I disagree somewhat with Adina. I think that traffic is similar to attention. Attention is not the same as power or money, but it is sought after in the same way and in some ways is something that money can't buy and is actually more valuable and difficult to gain. Having said that, it's not about the traffic. Just like it's not about money, or attention. Money, attention and traffic do not, at the end of the day, make you happy. It is associated with privilege and power. I've met many people who have privilege and power (and money and attention and traffic) who are not happy. One of the problems with happiness through score cards is that it's like playing a video game. It's quite an empty happiness that is similar to the empty happiness of fulfilling a craving or an obsession. Most (not all) of the extremely wealthy people I know are obsessed with money and think about it all the time. If you're smart and you are obsessed with money, you can usually become wealthy. Most of the happy people I know are not obsessed with money. Most of them think about money just enough so that they don't have to worry about money. But money's nice to have, just like power is nice to have. But more than enough is often too much. Once you have too much money, power or attention you become obsessed and the fear of losing it alone can make you unhappy. Money, power and attention are addictive and dangerous.

I don't talk about these things very often because speaking from a position of privilege, it's not very convincing, but most of my power, attention, money and other "assets" are a result of my obsessions. These obsessions drive me to focus in excess. I am now exploring my obsessions. I wonder what this is going to do to me. Obsession is a demon which can help you gain many things, but has many corrosive side effects and in the end often leads you away from happiness. I wonder what I would be like without my obsessions?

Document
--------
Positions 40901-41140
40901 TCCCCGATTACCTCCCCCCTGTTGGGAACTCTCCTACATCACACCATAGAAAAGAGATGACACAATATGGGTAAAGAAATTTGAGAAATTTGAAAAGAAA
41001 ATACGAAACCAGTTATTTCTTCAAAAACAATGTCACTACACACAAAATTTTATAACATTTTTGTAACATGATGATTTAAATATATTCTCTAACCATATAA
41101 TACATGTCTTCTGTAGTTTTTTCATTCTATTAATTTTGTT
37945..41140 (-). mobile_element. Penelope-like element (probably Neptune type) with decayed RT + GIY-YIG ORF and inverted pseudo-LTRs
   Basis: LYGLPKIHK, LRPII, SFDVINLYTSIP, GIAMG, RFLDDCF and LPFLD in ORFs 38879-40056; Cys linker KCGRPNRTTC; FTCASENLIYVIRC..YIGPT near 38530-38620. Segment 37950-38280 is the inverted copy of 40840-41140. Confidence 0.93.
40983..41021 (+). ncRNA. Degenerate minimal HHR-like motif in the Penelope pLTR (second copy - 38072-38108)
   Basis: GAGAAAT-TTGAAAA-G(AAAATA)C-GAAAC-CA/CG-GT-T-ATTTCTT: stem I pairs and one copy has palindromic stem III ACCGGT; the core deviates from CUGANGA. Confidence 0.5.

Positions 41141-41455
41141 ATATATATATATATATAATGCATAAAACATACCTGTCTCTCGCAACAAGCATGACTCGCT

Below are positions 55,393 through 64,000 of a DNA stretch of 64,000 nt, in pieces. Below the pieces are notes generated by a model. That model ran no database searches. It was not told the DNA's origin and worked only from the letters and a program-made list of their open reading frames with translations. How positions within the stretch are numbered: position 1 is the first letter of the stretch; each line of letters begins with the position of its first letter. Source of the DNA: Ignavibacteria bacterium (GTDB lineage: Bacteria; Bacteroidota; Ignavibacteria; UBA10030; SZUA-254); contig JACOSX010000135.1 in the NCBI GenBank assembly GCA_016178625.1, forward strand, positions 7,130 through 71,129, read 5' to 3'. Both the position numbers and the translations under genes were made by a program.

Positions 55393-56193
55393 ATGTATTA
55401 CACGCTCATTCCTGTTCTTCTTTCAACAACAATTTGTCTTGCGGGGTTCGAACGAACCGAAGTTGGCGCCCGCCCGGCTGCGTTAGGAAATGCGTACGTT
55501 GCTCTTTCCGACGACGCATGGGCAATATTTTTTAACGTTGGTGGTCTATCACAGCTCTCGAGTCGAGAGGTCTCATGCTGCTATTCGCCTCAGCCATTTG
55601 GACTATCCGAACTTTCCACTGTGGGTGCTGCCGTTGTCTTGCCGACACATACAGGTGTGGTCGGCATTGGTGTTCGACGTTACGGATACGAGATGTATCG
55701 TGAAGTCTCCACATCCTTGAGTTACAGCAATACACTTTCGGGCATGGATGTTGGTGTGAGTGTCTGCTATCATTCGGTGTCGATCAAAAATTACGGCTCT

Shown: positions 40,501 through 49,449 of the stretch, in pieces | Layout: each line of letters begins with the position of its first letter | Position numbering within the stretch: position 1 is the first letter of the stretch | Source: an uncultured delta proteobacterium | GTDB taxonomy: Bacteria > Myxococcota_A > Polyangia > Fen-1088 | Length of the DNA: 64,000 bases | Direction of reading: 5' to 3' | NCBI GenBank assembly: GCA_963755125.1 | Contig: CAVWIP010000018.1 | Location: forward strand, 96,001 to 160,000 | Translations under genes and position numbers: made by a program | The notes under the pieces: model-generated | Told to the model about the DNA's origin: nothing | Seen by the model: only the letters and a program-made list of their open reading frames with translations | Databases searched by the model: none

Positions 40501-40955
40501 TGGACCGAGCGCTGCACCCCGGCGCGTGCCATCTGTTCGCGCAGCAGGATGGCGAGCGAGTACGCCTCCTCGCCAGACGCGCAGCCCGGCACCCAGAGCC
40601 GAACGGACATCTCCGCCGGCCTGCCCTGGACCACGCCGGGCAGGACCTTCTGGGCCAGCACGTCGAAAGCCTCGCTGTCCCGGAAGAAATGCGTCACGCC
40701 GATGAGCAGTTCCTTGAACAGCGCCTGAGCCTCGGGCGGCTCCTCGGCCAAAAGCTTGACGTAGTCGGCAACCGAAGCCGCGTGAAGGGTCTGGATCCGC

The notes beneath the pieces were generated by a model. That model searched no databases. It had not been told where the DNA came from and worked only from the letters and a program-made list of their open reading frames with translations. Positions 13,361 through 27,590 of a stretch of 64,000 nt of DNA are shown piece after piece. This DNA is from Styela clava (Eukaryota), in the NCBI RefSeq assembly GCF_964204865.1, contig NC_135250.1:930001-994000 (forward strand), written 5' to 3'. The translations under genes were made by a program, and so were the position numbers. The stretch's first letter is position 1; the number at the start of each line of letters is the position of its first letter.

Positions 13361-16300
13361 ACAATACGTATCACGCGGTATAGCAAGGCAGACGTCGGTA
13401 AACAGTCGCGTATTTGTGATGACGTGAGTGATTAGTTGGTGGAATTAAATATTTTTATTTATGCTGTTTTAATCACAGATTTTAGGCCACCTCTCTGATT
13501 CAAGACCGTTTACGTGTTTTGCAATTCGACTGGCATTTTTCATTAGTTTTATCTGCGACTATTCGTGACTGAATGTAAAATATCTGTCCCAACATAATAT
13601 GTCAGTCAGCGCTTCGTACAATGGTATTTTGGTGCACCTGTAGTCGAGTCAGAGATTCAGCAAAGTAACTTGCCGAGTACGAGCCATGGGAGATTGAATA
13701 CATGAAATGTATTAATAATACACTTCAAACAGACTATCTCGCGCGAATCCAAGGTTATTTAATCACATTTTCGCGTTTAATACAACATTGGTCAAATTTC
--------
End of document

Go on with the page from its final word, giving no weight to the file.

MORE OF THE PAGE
18 Comments

I have been reading your output for about a year (I like it) and paradoxically tend to avoid commenting on your blog precisely because it has such high traffic ... don't want to intrude on your party ... but anyway that's not the point.

If you truly believe that "if you're smart and you are obsessed with money, you can usually become wealthy," then you must have led a very sheltered life indeed. I have met many extremely smart people who are obsessed with money because they don't have any, and yet many of these people will never improve their situation because of where they live, the colour of their skin, social circumstances (e.g. war, poverty or just lack of mobility), etc.

Adina is right: money and power are not like traffic and attention. Money and power can obtain guns, which can be used to obtain more money and power (e.g. the US economy since the 1930's) - attention can't. Money and power can make people do what you want - traffic might be able to do this, but you know what they say: "When money talks bullshit walks."

The whole power laws inequality / injustice of weblogs debate is laughable. When people get sad over the shape of abtract stats they need a reality shot.

No flame intended, or taken I hope - just my 2c :-)

No offense taken. I expected comments like this. Yes. My perspective is a fairly middle class perspective. It is much easier to become wealthy if you start in a privileged position, but I know many people who started out in no-so-privileged positions who became wealthy and it was usually due to an obession with money. Obsessing with money because you don't have money and obessing with money because you love it are subtly different. Many smart people are poor and they are obsessed with the fact that they don't have money. However, they don't go into typical money making jobs like real-estate, banking, trading and other jobs that typically get you closer to the money. It's clear that the people who work close to the cookie jar get more cookies.